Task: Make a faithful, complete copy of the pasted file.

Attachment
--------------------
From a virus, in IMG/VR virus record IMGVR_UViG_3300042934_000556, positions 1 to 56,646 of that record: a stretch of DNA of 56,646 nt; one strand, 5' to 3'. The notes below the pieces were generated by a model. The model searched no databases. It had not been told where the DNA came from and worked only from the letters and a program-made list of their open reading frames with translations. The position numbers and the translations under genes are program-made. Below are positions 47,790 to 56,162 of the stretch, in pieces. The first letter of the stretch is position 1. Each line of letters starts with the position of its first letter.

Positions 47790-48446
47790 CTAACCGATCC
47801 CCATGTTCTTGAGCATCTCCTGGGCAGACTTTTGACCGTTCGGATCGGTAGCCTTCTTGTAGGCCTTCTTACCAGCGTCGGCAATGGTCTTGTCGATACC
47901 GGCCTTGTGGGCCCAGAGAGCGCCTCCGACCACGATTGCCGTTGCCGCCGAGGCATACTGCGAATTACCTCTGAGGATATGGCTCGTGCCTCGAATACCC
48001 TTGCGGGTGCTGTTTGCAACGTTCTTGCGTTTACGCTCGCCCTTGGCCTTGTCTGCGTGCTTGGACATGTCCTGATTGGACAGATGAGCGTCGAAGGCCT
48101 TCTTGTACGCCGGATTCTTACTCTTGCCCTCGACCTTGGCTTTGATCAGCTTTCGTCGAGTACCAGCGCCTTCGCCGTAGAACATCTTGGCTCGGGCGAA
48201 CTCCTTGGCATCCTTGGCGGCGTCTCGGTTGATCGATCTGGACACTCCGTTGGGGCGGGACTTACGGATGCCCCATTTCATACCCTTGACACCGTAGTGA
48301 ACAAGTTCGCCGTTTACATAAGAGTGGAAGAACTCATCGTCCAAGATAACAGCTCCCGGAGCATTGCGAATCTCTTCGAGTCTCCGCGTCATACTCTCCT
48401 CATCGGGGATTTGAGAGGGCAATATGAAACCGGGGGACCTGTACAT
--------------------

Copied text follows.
From a virus, in IMG/VR virus record IMGVR_UViG_3300042934_000556, positions 1 to 56,646 of that record: a stretch of DNA of 56,646 nt; one strand, 5' to 3'. The notes below the pieces were generated by a model. The model searched no databases. It had not been told where the DNA came from and worked only from the letters and a program-made list of their open reading frames with translations. The position numbers and the translations under genes are program-made. Below are positions 47,790 to 56,162 of the stretch, in pieces. The first letter of the stretch is position 1. Each line of letters starts with the position of its first letter.

Positions 47790-48446
47790 CTAACCGATCC
47801 CCATGTTCTTGAGCATCTCCTGGGCAGACTTTTGACCGTTCGGATCGGTAGCCTTCTTGTAGGCCTTCTTACCAGCGTCGGCAATGGTCTTGTCGATACC
47901 GGCCTTGTGGGCCCAGAGAGCGCCTCCGACCACGATTGCCGTTGCCGCCGAGGCATACTGCGAATTACCTCTGAGGATATGGCTCGTGCCTCGAATACCC
48001 TTGCGGGTGCTGTTTGCAACGTTCTTGCGTTTACGCTCGCCCTTGGCCTTGTCTGCGTGCTTGGACATGTCCTGATTGGACAGATGAGCGTCGAAGGCCT
48101 TCTTGTACGCCGGATTCTTACTCTTGCCCTCGACCTTGGCTTTGATCAGCTTTCGTCGAGTACCAGCGCCTTCGCCGTAGAACATCTTGGCTCGGGCGAA
48201 CTCCTTGGCATCCTTGGCGGCGTCTCGGTTGATCGATCTGGACACTCCGTTGGGGCGGGACTTACGGATGCCCCATTTCATACCCTTGACACCGTAGTGA
48301 ACAAGTTCGCCGTTTACATAAGAGTGGAAGAACTCATCGTCCAAGATAACAGCTCCCGGAGCATTGCGAATCTCTTCGAGTCTCCGCGTCATACTCTCCT
48401 CATCGGGGATTTGAGAGGGCAATATGAAACCGGGGGACCTGTACAT